However, as one who was personally struck one summer in pubescence by the revelation, Meno boy-like, of my own certain mortality, I was both envious and baffled that such thoughts appear not to have burdened the youthful Mr. Levitt. Also noteworthy to me that he qualified his single use of the word “spiritual” _ “for lack of a better word” _ as if an intellectual embarrassment. And yet, as he relates, when once summoned by the Obama administration, how quickly the topic of “mental health policy” was dropped, Mr. Levitt confesses his own evasion of past grief and missed parental love. Easier to segue to education, bad decision making and horse racing.

    Mr. Levitt is wise to say that “evolution is not necessarily our friend”, a reliable guide in directing the future of our technologically lock-and-loaded species. Also, in accord with his thoughts on climate change, “not everyone is willing to suffer or is convinced we should”. But the overwhelming evidence of our brute evolution tells us that we will suffer, inevitably, and mostly because of ourselves. It will take at least if not more than that broken iceberg the size of New Jersey (and floating towards Bermuda) to convince the dim, hardened and greedy of the world otherwise. Or to reference the grim and haunting line announced by the escaped criminal “Misfit” in Flannery O’Connor’s “A Good Man Is Hard To Find” : “She would have been a good woman if it had been somebody there to shoot her every minute of her life.”

    I may be the only PA podcast supporter and enthusiast who self-describes as a fledgling half-century Christian humanist – dialectically affirming the empirical fact(s) of evolution alongside a transcendent teleology, theology and faith. And I contend that there are some matters that the best of randomized controlled trials and a detached, radically accepting stoicism can never answer. Mr. Levitt’s adopted Serenity Prayer, for example, was authored by the late Yale Protestant theologian Reinhold Niebuhr – not by a refined atheist such as Sam Harris – whose empiricism and endorsement of things “spiritual” was neither an embarrassment nor a contradiction. And Niebuhr’s combined theology and realism monumentally influenced the likes of poet WH Auden, international relations theorist Hans Morgenthau and Barak Obama.

    For lack of a better word ? There may not be a better word because that, in fact, is the word.

    All the same, I remain grateful for “Freakonomics”, read it in 2007 and remember it years later as well worth the purchase.

  5. Dear P and S-
    I would love to hear more thoughts on the economics of human experimentation. As a doctor that is actually a subject that has crossed my mind.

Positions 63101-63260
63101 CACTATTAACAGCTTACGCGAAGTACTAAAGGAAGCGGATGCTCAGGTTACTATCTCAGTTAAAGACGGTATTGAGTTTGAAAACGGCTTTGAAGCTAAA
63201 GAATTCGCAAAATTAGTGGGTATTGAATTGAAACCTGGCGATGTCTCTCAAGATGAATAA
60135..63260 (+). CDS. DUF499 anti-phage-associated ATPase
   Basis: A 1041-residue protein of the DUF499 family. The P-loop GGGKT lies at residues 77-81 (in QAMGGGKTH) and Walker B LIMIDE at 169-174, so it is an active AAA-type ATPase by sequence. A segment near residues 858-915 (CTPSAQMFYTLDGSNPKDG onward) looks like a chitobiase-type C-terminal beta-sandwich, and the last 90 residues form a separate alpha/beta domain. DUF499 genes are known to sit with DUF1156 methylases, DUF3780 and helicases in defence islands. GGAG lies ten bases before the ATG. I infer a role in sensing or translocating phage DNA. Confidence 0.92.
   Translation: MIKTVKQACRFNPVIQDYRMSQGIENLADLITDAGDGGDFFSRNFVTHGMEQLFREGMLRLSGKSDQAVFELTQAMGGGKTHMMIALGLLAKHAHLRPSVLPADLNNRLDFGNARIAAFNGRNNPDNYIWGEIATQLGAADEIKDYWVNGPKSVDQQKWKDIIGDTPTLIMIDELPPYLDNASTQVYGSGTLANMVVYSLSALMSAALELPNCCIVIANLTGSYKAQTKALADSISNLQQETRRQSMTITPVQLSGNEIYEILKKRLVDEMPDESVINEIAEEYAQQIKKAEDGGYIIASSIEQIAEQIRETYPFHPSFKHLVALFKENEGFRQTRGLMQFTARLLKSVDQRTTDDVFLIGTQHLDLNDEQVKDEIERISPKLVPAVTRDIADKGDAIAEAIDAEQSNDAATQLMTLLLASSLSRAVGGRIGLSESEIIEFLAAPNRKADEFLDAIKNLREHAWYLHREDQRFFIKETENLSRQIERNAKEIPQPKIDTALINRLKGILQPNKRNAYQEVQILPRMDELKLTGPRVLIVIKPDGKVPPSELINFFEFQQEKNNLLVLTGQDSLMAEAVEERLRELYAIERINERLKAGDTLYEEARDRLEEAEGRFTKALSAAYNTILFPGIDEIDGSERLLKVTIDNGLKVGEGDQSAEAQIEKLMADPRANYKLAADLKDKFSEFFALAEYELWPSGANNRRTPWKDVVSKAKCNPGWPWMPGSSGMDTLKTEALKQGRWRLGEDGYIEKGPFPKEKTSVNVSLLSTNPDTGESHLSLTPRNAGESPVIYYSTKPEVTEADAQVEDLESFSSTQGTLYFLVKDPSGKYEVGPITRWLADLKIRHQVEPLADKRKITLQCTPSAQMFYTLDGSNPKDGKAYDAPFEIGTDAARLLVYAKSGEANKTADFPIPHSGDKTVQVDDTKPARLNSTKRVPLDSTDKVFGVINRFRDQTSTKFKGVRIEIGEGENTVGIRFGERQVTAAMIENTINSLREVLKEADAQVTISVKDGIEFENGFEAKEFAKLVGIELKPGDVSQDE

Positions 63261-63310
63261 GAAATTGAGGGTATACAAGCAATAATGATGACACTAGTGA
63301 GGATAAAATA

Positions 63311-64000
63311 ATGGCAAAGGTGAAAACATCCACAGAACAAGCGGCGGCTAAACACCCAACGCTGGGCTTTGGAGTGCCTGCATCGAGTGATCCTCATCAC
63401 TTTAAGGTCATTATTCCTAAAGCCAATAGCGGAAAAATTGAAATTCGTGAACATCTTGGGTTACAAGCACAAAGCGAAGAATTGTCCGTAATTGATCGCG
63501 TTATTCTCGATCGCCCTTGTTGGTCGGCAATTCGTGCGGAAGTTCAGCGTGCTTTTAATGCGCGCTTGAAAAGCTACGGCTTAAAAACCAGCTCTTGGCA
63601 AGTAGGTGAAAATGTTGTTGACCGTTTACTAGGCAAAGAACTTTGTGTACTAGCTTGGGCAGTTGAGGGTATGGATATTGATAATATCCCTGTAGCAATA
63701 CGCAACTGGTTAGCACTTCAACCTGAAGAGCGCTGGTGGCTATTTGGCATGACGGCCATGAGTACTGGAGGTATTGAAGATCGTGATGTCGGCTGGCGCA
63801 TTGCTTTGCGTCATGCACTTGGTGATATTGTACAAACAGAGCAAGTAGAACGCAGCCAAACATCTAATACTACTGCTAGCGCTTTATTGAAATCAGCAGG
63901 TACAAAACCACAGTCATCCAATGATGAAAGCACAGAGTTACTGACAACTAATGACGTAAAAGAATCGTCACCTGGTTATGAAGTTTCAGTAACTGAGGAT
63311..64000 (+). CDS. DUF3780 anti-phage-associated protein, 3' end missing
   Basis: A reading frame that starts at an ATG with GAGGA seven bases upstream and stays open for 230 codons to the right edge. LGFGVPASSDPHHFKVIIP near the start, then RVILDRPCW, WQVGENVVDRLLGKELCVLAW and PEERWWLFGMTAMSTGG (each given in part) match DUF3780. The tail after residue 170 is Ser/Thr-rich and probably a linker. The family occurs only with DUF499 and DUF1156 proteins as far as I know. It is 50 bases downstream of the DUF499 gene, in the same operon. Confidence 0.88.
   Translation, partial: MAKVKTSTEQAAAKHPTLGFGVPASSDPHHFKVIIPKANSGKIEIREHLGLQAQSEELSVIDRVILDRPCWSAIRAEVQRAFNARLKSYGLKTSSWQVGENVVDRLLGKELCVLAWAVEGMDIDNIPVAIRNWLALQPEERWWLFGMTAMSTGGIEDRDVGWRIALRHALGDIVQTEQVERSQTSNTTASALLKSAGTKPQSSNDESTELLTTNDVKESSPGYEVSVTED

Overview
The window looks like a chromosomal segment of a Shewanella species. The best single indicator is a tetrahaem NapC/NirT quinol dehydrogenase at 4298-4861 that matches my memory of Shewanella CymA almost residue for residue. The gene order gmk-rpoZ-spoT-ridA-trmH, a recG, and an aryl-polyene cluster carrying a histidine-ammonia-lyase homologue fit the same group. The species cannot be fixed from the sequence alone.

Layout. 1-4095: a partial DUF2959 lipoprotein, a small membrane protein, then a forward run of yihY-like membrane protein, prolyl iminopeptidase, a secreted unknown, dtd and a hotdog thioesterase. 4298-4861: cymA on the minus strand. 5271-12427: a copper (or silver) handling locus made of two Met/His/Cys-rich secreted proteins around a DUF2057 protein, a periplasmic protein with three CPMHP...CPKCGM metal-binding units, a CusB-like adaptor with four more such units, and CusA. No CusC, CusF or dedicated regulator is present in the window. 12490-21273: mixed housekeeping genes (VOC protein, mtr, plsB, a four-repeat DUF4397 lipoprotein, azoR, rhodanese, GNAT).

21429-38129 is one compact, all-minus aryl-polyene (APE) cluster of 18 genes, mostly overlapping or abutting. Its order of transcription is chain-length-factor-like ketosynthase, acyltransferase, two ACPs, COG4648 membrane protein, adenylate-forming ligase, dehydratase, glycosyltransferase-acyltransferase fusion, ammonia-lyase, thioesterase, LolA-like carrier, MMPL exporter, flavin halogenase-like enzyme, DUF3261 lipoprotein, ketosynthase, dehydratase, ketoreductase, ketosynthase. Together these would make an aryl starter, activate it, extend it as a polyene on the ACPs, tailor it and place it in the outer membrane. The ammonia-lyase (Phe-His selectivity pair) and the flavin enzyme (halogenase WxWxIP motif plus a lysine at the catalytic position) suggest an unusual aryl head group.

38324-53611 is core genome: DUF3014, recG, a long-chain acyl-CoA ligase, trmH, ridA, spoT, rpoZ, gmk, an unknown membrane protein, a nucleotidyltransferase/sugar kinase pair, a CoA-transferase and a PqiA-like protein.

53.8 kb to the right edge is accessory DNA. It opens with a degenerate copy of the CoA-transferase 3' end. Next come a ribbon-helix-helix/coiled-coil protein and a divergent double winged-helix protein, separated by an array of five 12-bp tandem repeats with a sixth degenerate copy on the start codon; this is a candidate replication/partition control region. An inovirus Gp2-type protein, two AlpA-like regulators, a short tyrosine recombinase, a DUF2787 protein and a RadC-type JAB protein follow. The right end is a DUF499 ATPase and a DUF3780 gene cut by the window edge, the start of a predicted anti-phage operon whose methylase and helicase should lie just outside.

One thing I find fascinating that may be a way to nudge you premium organ market is the influence of tech on healthcare.
    By that I mean the struggle between medical ethics of the established medical industrial complex and all of the healthcare related tech companies. Perhaps it’s possible that private industry could begin that conversation.
    I know that there’s some pretty amazing ideas out there that I would step up for if the ROI was right. My personal Werner Forssmann offer to Nueralink: once y’all have things dialed enough that you can’t get any further without human experimentation, give me a shout and we’ll chat.

    Thanks P and S for the time and an amazing conversation.

  6. Hey Peter,

    I really liked your conversation with Steve, particularly the personal perspective on Steve’s life, which I hadn’t heard before, despite having listened to a few podcasts with him as a guest.

    I have, however, one critical remark. I felt that you dealt with the climate change topic (particularly geo-engineering) in a quite non-chalant and not sufficiently rigorous manner. One might think that isn’t so crucial, since it was one topic among many and not the central focus of either your conversation or the podcast in general.
    But, I think, there is a risk in doing so, as you consider your “core areas” regarding all things longevity with such an extremely high degree of rigor while always looking at multiple relevant facets.
    This was not the case with geo-engineering (just as one peeve among many – a warming climate is just one facet of the problem, we do not fix ocean acidification, species extinction, … by “just” cooling the climate). I felt some sort of disclaimers á la “this is just a very brief intro which is not as holistic as other conversations” would have been appropriate.
    A more holistic consideration of the topic of geo-engineering, for other interested listeners, is available here:

    Thanks for all the great content, Peter + Team, and kind regards from Germany

  7. Hi Peter (and Steve)- Regarding right and left brain hemisphere perspectives & research- Iain McGilchrist was recently interviewed by Sam on Making Sense- McGilchrist’s book “The Master and his Emmisary” is ALL about this topic. It would seem Steve’s intuitions on this topic are well informed.